Jurisdiction is not given for the sake of the judge, but for that of the litigant
– Blaise Pascal
Recently the Delhi High Court in Money Market Services (India) Private Ltd. v. Union of India held that an order passed by Registrar of Companies (ROC) striking off the name of a Company can be challenged by way of writ petition only before the High Court, which has territorial jurisdiction over the said ROC.
In this case, Money Market Services (India) Private Ltd. (MMSIPL) had filed a writ petition before the Delhi High Court, challenging the Order dated October 25, 2019 (Impugned Order) of the Registrar of Companies, Chennai (ROC Chennai). By way of the Impugned Order, the name of MMSIPL had been struck off from the Register of Companies. The challenge was primarily on the ground that since an investigation by the Serious Fraud Investigation Officer (SFIO) had been ordered against MMSIPL under Section 212 of the Companies Act, 2013 (Companies Act), the name of the company could not be struck off.
The Respondent in the matter, Union of India (UoI), resisted the writ petition on the ground that Delhi High Court did not have territorial jurisdiction to hear it. UoI argued that since the Impugned Order was passed by ROC Chennai, courts in Delhi did not have jurisdiction to assess the same. Per contra, MMSIPL argued that Delhi High Court had the jurisdiction to hear the matter since the SFIO investigation was initiated on directions given by the Central Government and Authorities in Delhi. Therefore, a part of the cause of action had arisen in Delhi.
While examining this issue, the Delhi High Court observed that the writ petition challenged only the Impugned Order passed by ROC Chennai and not the Central Government’s directions ordering the SFIO investigation. Therefore, the cause of action arose on account of the Impugned Order and not the order directing SFIO investigation. Relying on the law laid down in Alchemist Ltd. v. State Bank of Sikkimand Sterling Agro Industries Ltd. v. Union of India, which deal with jurisdiction and forum conveniens, the Court concluded that it did not have jurisdiction to entertain the petition and dismissed the same, giving liberty to MMSPL to approach the appropriate forum. While passing this Order, the Delhi High Court also took note of orders passed by the Division Bench of the Court wherein similar writ petitions were not entertained on the ground of lack of territorial jurisdiction.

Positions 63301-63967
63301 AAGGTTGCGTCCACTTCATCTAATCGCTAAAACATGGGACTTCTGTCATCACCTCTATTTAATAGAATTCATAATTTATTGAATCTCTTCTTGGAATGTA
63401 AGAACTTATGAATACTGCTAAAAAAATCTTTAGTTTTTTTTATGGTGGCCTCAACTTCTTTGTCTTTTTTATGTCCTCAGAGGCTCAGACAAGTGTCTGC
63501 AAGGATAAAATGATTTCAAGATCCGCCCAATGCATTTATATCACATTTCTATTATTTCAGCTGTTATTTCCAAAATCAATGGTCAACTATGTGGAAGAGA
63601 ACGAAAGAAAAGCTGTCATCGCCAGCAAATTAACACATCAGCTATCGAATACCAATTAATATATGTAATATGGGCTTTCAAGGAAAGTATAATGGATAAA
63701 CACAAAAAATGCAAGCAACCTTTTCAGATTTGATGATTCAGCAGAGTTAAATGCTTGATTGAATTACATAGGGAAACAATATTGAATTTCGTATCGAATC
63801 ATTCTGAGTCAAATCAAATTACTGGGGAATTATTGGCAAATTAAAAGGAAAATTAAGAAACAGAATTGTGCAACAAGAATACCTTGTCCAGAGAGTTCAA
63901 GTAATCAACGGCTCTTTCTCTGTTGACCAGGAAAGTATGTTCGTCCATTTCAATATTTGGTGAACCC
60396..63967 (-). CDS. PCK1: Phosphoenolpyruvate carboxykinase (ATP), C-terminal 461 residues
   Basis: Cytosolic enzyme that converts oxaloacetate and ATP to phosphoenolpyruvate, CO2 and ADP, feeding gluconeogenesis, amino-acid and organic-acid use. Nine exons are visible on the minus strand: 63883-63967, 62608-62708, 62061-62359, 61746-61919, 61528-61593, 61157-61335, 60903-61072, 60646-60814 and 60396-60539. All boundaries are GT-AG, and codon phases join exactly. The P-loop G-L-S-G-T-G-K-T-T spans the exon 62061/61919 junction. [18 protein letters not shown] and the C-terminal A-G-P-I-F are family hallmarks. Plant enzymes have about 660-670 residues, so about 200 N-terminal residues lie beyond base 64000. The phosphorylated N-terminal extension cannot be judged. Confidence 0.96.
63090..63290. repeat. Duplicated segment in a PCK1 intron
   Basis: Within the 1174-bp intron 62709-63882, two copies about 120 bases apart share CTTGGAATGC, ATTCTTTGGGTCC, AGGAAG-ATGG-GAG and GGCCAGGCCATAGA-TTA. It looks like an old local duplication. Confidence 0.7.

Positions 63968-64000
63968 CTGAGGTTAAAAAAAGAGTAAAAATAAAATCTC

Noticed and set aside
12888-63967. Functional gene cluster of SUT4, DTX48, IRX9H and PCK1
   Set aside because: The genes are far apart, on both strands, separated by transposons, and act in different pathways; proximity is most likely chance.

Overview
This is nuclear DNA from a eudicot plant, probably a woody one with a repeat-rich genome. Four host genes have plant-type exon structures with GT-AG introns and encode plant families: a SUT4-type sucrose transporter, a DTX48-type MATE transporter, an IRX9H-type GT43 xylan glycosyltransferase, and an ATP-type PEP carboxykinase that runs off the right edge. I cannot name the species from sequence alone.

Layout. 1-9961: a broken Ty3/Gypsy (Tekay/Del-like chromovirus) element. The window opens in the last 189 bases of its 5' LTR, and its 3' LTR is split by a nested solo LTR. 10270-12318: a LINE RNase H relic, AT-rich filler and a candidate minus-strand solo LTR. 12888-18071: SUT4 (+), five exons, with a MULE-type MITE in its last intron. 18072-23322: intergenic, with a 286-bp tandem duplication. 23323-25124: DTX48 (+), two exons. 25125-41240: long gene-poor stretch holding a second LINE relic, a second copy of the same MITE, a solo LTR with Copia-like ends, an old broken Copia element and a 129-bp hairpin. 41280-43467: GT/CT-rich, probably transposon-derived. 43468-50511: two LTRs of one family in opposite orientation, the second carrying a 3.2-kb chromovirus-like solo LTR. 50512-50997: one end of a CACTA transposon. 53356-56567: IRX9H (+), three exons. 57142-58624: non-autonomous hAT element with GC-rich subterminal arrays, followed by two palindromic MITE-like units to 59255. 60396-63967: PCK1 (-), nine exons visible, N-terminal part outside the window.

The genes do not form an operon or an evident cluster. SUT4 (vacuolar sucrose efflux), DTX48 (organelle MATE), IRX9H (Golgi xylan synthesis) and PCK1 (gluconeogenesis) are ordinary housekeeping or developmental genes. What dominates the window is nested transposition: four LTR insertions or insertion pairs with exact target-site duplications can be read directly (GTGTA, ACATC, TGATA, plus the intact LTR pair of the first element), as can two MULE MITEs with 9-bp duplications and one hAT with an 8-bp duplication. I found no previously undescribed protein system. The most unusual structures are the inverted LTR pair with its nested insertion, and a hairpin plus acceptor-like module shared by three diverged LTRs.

While this judgment settles the law pertaining to the issue of territorial jurisdiction of a High Court to entertain such a challenge, the petition would have met the same fate had the High Court examined this issue also from the perspective of availability of an alternative efficacious remedy.
 See: Money Market Services (India) Private Ltd. Vs. Union of India WP(C) 5723/2020, judgment dated August 28, 2020
 See: Rule 3 (1) of the Companies (Removal of Names of Companies from the Register of Companies) Rules, 2016
 See: (2007) 11 SCC 335: The Supreme Court inter alia held that a particular fact would constitute ‘part of cause of action’ to confer territorial jurisdiction to a Court, when such fact constitutes a material, essential, or integral part of the cause of action
 See: 2011 SCC OnLine Del 3162: 5-judge bench of the Delhi High Court, while deciding the question of its jurisdiction to entertain a challenge the order of the Excise Officer in Madhya Pradesh, held that to determine jurisdiction, the doctrine of forum conveniens and the nature of cause of action are required to be scrutinized by the High Court depending upon the factual matrix of each case.
 See: Sanjay Agarwal & Anr. v. Union of India & Ors., W.P.(C) 7480/2018, decided on January 29, 2019; Vishal Bhati v. Union of India & Anr. W.P.(C) 9932/2018, decided on September 24, 2018; Prakash Chand Jain v. Union of India & Anr. W.P.(C) 9975/2018, decided on September 24, 2018
 While a High Court’s jurisdiction to entertain a writ petition cannot be curtailed by a statute, it is settled law that when there exists an alternative efficacious remedy, particularly in the nature of a statutory appeal, a High Court ought not exercise its writ jurisdiction See: Union of India vs. T.R.Varma, AIR 1957 SC 882 and Union of India vs. Major General Shri Kant Sharma and Anr. (2015) 6 SCC 773. Section 248 of the Companies Act, the ROC is empowered to order striking off a Company’s name from the Register of Companies, basis the grounds mentioned therein. Section 252 of the Companies Act provides that an appeal against the order of the ROC under Section 248 will lie before the National Company Law Tribunal.